Pre-race nutrition: Two scrambled eggs, one banana, one granola bar, lots of water, and a gel right before the swim.
Swim: I deliberately chose to start at the far left side, to avoid the swim start “washing machine.” I had peace of mind, but it cost me – probably about five minutes extra, due to swimming “wide” covering extra distance and losing a lot of draft. One of the most beautiful clean clear lakes I’ve had the pleasure of swimming in. My advice to newbies who are not strong swimmers: Be deliberate about where you position yourself for the swim, and set your expectations accordingly. Time: 1:29. Post swim: one gel, water. Transition: about 10 minutes. I just couldn’t bring myself to rush 90 minutes into a very long day. More important to think through exactly what I wanted to have with me, in the bento or in my pockets. Bike: the first 40 miles are the best bike race course I’ve seen. Great scenery and a gentle downhill. First climb, Richter Pass, no big deal. Hardest part of the course: the series of rollers around miles 55 to 65. They just felt endless and much harder than the rollers I practiced on around here (Uvas Road, Skyline). My major rookie mistake happened on the bike course. Somehow I got distracted by the fact that the special needs stop is NOT half way but around mile 70. I forgot to keep drinking and by mile 80 was a little out of it. As in, somehow I did not notice I was climbing Yellow Lake? Strange, but true. In any case the last six to eight miles is a joyous descent back into town. Scenic, beautiful and support all along the way. Nutrition: only drank water; many electrolyte tablets; several shots; almonds, and a clif bar. Time: 6:45.
Run: After a 15 minute transition (still not feeling the need to rush!) I headed off on the run. Muscular strength felt fine, but didn’t realize I was dehydrated and it hit me around mile 4. Slowed from a 9 minute pace, to 10 minute pace, to “I’ll just walk the aid stations,” to much profanity under my breath and random intervals of running and walking. Run time: 6 hours. Total time: 14:52. I would not call the run course hard. If you do a few of your long runs out to Alma Bridge Road by the Lexington Reservoir, and you do a few workouts on very hot days, you should be good to go. Just be sure to HYDRATE properly along the way. As you likely know – once you notice, it’s too late!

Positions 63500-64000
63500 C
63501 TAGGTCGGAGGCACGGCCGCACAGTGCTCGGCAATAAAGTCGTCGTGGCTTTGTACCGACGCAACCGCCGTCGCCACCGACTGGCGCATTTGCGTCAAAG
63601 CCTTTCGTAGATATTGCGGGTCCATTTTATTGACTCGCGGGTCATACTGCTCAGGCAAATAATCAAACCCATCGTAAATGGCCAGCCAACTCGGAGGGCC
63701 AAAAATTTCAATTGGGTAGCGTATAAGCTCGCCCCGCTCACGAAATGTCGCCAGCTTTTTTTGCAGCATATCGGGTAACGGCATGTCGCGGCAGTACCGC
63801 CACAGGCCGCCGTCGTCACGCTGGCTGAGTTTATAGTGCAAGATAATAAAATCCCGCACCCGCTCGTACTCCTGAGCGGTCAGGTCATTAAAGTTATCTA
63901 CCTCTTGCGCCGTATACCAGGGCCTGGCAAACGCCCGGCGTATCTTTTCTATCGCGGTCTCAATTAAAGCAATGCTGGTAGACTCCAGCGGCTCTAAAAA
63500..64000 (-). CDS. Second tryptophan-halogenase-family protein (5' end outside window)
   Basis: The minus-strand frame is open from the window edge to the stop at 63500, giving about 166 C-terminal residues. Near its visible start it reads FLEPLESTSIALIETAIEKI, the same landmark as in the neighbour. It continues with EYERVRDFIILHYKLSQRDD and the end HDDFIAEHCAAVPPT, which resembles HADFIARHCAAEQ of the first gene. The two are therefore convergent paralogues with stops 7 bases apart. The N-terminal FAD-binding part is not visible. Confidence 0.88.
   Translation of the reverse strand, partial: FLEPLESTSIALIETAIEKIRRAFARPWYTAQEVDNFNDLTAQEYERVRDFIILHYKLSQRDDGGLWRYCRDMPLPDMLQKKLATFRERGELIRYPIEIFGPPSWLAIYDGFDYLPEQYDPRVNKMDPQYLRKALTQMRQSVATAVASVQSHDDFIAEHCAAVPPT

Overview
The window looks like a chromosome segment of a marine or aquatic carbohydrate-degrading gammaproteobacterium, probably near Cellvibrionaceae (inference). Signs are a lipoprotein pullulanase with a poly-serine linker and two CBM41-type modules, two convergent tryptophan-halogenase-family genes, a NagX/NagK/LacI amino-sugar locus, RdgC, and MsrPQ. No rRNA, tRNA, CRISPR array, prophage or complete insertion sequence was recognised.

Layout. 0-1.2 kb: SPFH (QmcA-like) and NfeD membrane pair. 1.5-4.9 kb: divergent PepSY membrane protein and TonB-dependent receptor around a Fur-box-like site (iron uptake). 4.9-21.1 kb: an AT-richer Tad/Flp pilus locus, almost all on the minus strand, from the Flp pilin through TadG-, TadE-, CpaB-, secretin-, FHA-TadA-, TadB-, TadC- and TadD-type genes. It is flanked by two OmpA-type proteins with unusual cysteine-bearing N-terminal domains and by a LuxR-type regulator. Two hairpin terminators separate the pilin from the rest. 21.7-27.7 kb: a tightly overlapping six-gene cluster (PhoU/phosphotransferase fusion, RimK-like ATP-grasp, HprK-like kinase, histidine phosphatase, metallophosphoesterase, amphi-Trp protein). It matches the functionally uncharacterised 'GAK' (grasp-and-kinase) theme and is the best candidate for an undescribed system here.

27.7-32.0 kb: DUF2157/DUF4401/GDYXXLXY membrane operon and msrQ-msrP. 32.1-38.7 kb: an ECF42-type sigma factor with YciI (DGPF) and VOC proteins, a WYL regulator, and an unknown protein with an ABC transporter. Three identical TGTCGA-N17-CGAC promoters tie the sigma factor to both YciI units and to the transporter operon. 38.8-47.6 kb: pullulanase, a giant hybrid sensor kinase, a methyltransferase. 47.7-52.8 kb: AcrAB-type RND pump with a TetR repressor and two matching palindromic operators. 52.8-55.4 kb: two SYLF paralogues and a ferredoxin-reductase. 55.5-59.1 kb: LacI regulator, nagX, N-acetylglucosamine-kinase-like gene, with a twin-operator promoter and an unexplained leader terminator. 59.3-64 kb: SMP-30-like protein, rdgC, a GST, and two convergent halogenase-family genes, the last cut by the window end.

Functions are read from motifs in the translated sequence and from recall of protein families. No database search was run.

A post-race post-script: Very gratified to realize I was more than strong enough to do the race. Once I rehydrated, I was excited to capitalize on this extreme level of fitness and within a couple of weeks started a focused marathon training program for CIM in December. Had a great race, PR’d, and felt that I had “avenged” my six hour IM marathon. The point being, you might be whacked after your first IM. But you also might be the fittest ever and ready to tackle another challenge before settling into off-season.
February – April: Base Building
- Built up cycling fitness with goal of strong Wildflower 70.3 bike, slowly but deliberately, with awesome spin classes with Gina Kehr and also Al at IPF plus a weekend ride.
- Twice-weekly strength/core training also at Integrate Fitness.
- Let swimming and running lapse a little as I built strength and focused on cycling.
May – July: Build (generally, three weeks ramp, one week step back)
- Worked around a vacation early June (no cycling but swam and ran) - Learned yes, you can take a vacation. leave your bike at home, and not crater your training! (and spouse is happy)
- Peaked for two key races: Vineman 70.3 and Vineman Full Aqua Bike. Both great practice for racing in the heat.
- Hundred mile Bike Rides (elevation gain):
o Strawberry Fields (8K)
o Pescadero (9K)
o Hwy 9/Skyline/San Gregorio/Tunitas Creek (7k)
o Full Vineman AB (3K)
o Plus, one 80x8 workout (80 miles ride, 8 mile run brick)
o Probably one more local 80-miler I can’t recall
Other key training experiences:
o 60 mile ride on the hottest day of the year (100 degrees – didn’t know it at the time!), followed by 2 mile swim/6 mile splash n dash the next day. Terrible performance but great experience, in retrospect, more instructive for IMC than I realized. Have never been as cramped as I was on that ride. Could not sit down last 5 miles, had to stand and pedal or I would have locked up! Some may remember me laying in the back of my car afterwards for about 30 minutes...